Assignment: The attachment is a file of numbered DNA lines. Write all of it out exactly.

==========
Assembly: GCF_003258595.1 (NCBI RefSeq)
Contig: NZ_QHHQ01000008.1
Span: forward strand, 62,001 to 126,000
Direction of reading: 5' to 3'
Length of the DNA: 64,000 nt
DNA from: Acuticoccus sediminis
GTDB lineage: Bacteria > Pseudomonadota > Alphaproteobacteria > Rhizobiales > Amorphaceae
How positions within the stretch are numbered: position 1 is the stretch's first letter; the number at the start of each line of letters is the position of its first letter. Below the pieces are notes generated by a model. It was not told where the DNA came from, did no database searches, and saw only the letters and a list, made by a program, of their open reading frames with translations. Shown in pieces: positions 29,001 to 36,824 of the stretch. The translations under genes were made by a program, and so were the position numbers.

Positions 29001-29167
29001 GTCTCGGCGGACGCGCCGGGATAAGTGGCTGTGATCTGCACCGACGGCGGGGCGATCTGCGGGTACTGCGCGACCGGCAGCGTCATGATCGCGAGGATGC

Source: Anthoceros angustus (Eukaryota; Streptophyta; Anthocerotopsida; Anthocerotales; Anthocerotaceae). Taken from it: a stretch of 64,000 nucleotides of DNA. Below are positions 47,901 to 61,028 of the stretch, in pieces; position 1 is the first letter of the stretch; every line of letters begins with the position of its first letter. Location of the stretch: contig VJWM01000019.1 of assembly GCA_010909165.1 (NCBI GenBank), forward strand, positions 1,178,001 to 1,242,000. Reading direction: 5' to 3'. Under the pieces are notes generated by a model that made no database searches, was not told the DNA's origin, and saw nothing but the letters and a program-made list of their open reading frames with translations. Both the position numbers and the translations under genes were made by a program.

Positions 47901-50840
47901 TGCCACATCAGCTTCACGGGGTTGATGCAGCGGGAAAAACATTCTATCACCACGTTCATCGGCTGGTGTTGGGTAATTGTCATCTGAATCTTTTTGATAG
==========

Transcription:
Assembly: GCF_003258595.1 (NCBI RefSeq)
Contig: NZ_QHHQ01000008.1
Span: forward strand, 62,001 to 126,000
Direction of reading: 5' to 3'
Length of the DNA: 64,000 nt
DNA from: Acuticoccus sediminis
GTDB lineage: Bacteria > Pseudomonadota > Alphaproteobacteria > Rhizobiales > Amorphaceae
How positions within the stretch are numbered: position 1 is the stretch's first letter; the number at the start of each line of letters is the position of its first letter. Below the pieces are notes generated by a model. It was not told where the DNA came from, did no database searches, and saw only the letters and a list, made by a program, of their open reading frames with translations. Shown in pieces: positions 29,001 to 36,824 of the stretch. The translations under genes were made by a program, and so were the position numbers.

Positions 29001-29167
29001 GTCTCGGCGGACGCGCCGGGATAAGTGGCTGTGATCTGCACCGACGGCGGGGCGATCTGCGGGTACTGCGCGACCGGCAGCGTCATGATCGCGAGGATGC

Source: Anthoceros angustus (Eukaryota; Streptophyta; Anthocerotopsida; Anthocerotales; Anthocerotaceae). Taken from it: a stretch of 64,000 nucleotides of DNA. Below are positions 47,901 to 61,028 of the stretch, in pieces; position 1 is the first letter of the stretch; every line of letters begins with the position of its first letter. Location of the stretch: contig VJWM01000019.1 of assembly GCA_010909165.1 (NCBI GenBank), forward strand, positions 1,178,001 to 1,242,000. Reading direction: 5' to 3'. Under the pieces are notes generated by a model that made no database searches, was not told the DNA's origin, and saw nothing but the letters and a program-made list of their open reading frames with translations. Both the position numbers and the translations under genes were made by a program.

Positions 47901-50840
47901 TGCCACATCAGCTTCACGGGGTTGATGCAGCGGGAAAAACATTCTATCACCACGTTCATCGGCTGGTGTTGGGTAATTGTCATCTGAATCTTTTTGATAG